Many animals use Earth’s magnetic field (also known as the geomagnetic field) for navigation1. The favoured mechanism for magnetosensitivity involves a blue-light-activated electron-transfer reaction between flavin adenine dinucleotide (FAD) and a chain of tryptophan residues within the photoreceptor protein CRYPTOCHROME (CRY). The spin-state of the resultant radical pair, and therefore the concentration of CRY in its active state, is influenced by the geomagnetic field2. However, the canonical CRY-centric radical-pair mechanism does not explain many physiological and behavioural observations2,3,4,5,6,7,8. Here, using electrophysiology and behavioural analyses, we assay magnetic-field responses at the single-neuron and organismal levels. We show that the 52 C-terminal amino acid residues of Drosophila melanogaster CRY, lacking the canonical FAD-binding domain and tryptophan chain, are sufficient to facilitate magnetoreception. We also show that increasing intracellular FAD potentiates both blue-light-induced and magnetic-field-dependent effects on the activity mediated by the C terminus. High levels of FAD alone are sufficient to cause blue-light neuronal sensitivity and, notably, the potentiation of this response in the co-presence of a magnetic field. These results reveal the essential components of a primary magnetoreceptor in flies, providing strong evidence that non-canonical (that is, non-CRY-dependent) radical pairs can elicit magnetic-field responses in cells.
- “Unlocking the Secrets of Magnetoreception: New Study Reveals Essential Components in Flies”
- “Non-Canonical Radical Pairs Elicit Magnetic-Field Responses in Cells: Implications for Human Health”
- “Magnetic Field Responses in Flies Could Shed Light on Health Implications of EMF Exposure”
- “The Surprising Components of a Primary Magnetoreceptor in Flies: Implications for Navigation and Human Health”
- “Magnetic Sensitivity in Flies: A Step Closer to Understanding How We Navigate and React to EMF Exposure”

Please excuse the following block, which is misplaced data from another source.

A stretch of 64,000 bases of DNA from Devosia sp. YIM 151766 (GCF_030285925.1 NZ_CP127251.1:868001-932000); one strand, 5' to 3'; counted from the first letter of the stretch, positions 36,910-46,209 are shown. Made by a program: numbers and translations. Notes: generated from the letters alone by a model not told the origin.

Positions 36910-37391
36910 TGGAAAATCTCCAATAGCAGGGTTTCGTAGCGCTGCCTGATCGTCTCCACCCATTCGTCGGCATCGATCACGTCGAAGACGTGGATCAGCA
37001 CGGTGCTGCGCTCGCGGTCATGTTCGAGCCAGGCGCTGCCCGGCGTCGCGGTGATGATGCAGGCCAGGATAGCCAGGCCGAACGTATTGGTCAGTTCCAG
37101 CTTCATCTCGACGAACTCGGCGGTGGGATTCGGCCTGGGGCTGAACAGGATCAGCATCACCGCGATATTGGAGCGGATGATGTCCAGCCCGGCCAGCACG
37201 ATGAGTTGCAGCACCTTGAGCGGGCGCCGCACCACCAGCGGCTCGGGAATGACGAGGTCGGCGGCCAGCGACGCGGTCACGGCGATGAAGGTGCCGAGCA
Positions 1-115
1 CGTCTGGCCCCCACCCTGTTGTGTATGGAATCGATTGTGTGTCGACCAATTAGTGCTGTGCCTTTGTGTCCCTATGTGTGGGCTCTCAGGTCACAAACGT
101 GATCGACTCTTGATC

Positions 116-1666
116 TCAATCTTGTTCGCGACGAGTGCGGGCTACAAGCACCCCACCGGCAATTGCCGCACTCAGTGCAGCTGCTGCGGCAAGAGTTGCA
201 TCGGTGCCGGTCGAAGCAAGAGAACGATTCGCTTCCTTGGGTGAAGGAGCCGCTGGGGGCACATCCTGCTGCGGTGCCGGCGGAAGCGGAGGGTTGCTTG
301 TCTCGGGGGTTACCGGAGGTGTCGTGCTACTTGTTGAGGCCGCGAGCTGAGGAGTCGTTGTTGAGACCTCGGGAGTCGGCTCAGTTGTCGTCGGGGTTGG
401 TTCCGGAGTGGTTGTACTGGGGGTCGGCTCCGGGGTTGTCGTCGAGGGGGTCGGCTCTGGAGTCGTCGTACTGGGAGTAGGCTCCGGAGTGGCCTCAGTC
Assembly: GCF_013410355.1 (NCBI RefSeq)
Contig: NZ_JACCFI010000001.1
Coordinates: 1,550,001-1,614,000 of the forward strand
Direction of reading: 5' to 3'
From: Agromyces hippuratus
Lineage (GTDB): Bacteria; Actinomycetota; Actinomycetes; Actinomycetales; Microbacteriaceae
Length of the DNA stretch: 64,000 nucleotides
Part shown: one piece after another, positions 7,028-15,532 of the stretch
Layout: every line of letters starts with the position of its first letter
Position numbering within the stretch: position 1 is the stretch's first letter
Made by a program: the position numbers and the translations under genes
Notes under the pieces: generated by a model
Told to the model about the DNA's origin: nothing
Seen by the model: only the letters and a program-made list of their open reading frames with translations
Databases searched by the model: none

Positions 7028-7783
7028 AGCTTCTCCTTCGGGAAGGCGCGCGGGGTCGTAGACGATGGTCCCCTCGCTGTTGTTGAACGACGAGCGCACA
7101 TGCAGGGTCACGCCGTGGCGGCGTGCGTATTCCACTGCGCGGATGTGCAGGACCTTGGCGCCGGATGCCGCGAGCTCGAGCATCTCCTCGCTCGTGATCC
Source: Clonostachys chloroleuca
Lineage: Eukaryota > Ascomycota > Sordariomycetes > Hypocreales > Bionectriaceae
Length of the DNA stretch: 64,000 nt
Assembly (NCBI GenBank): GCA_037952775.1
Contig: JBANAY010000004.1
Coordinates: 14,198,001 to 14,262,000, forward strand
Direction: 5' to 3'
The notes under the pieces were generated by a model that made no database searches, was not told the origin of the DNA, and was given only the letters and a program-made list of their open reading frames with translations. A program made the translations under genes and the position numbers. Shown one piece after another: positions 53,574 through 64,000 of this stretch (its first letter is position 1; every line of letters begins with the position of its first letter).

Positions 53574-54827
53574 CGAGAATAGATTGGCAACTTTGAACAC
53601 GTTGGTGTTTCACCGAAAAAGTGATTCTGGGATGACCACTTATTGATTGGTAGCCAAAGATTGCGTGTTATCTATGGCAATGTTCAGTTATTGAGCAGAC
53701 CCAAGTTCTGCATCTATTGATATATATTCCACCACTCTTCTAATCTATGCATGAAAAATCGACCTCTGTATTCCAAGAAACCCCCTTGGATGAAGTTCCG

Twitter Post: “New study uncovers essential components of magnetoreception in flies, potentially shedding light on the effects of EMF exposure on human health. Check out the latest research on radical pair magnetosensitivity and the role of CRY proteins. #magnetoreception #EMFexposure #health”
If the findings on radical pair magnetosensitivity in Drosophila are found to be relevant to human CRY proteins, it could also suggest that exposure to electromagnetic fields (EMF) may disrupt the circadian rhythm and other biological processes in humans that are regulated by CRY proteins.
Research on the effects of EMF exposure on human health is still ongoing, and the evidence is not yet conclusive. However, some studies have suggested that EMF exposure may be linked to various health problems, including sleep disorders, neurodegenerative diseases, and cancer.
Therefore, if there is a connection between human CRY proteins and magnetosensitivity, it is possible that EMF exposure could interfere with the function of these proteins and disrupt the body’s internal clock. This could have significant implications for human health and well-being, and further research is needed to better understand the potential effects of EMF exposure on the circadian rhythm and other biological processes in humans.